Edward Alleyn, often known as Ned, was a successful Elizabethan actor, specialising in tragedies and the plays of Christopher Marlowe. He was a member of the Worcester's Men and the Admiral's Men acting troupes and later formed Prince Henry's Men. Throughout much of his career he was a rival of William Shakespeare's troupes and his Hope Theatre (founded in 1614) was a direct competitor to Shakespeare's Globe.
Alleyn was married twice, the second time to Constance Donne, daughter of poet John Donne. He was a very popular actor among members of high society, being a particular favourite of both Elizabeth I and King James. In fact, James made him 'master of the king's bears, bulls, and dogs.'
Alleyn was also a successful entrepreneur and property owner, with a part-ownership in a bear-baiting house and the Fortune Theatre. Alleyn purchased the manor of Dulwich in 1605 from Sir Francis Calton for the then staggering sum of £35,000 and on June 21st 1619 he established a college there under letters patent granted by King James I. Alleyn's college was based on the public school model of Eton, Charterhouse, and Winchester.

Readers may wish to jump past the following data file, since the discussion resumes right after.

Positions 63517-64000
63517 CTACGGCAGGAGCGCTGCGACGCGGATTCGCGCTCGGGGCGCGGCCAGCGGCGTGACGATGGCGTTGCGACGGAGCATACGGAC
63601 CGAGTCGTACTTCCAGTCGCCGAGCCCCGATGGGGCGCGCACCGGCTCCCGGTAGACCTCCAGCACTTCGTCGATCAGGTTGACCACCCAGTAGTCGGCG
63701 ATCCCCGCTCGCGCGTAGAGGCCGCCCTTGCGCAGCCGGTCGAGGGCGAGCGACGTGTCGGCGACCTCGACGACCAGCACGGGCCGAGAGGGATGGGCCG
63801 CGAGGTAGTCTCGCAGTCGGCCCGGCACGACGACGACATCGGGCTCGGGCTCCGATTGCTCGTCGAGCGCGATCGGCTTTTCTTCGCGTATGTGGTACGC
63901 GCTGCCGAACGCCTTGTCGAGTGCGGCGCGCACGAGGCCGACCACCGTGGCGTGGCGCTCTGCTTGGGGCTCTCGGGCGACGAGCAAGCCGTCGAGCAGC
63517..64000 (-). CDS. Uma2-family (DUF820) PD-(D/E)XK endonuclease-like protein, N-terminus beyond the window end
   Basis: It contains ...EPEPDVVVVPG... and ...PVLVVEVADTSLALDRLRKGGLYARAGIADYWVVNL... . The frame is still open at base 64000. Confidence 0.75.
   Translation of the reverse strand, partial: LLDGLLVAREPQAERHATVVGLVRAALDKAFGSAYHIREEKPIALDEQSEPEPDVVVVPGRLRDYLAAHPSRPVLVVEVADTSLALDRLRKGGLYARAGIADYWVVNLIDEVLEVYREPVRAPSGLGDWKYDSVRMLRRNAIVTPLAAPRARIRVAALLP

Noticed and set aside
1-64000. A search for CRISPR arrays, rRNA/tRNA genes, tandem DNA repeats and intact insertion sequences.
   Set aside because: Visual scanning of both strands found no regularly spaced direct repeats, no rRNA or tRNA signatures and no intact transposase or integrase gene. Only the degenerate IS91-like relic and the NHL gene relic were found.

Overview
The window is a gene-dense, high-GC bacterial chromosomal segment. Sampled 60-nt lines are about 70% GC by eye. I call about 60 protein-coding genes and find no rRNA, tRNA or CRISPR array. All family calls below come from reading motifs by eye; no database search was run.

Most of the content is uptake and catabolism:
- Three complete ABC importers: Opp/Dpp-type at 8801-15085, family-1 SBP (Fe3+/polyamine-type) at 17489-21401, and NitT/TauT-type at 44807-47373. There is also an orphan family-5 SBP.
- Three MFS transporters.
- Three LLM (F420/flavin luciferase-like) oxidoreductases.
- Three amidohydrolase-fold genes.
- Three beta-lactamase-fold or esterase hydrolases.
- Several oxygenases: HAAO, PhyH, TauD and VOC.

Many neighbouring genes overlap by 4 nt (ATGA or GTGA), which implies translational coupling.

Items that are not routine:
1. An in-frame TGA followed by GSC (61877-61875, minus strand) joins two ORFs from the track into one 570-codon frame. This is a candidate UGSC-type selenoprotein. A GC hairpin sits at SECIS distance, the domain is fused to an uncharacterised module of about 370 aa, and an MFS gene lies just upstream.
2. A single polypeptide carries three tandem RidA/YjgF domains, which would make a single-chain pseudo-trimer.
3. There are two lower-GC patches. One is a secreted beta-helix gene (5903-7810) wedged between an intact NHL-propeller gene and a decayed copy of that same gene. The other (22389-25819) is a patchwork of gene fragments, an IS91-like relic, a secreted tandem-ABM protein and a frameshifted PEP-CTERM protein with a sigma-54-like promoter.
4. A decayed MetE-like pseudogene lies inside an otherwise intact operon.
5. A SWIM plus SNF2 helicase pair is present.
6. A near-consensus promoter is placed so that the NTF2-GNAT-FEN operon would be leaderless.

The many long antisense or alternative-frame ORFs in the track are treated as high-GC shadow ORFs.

Alleyn's initial idea was a joint foundation, with educational and charitable houses sharing the same chapel. One curious rule laid down by Alleyn in the school statutes was a requirement that the Master and Warden were to be unmarried and 'of my blood and sirname'. Obviously this made finding suitable applicants very difficult and the requirement was abolished in the 19th century. Dulwich College is today the largest and one of the most prestigious public schoiols in England.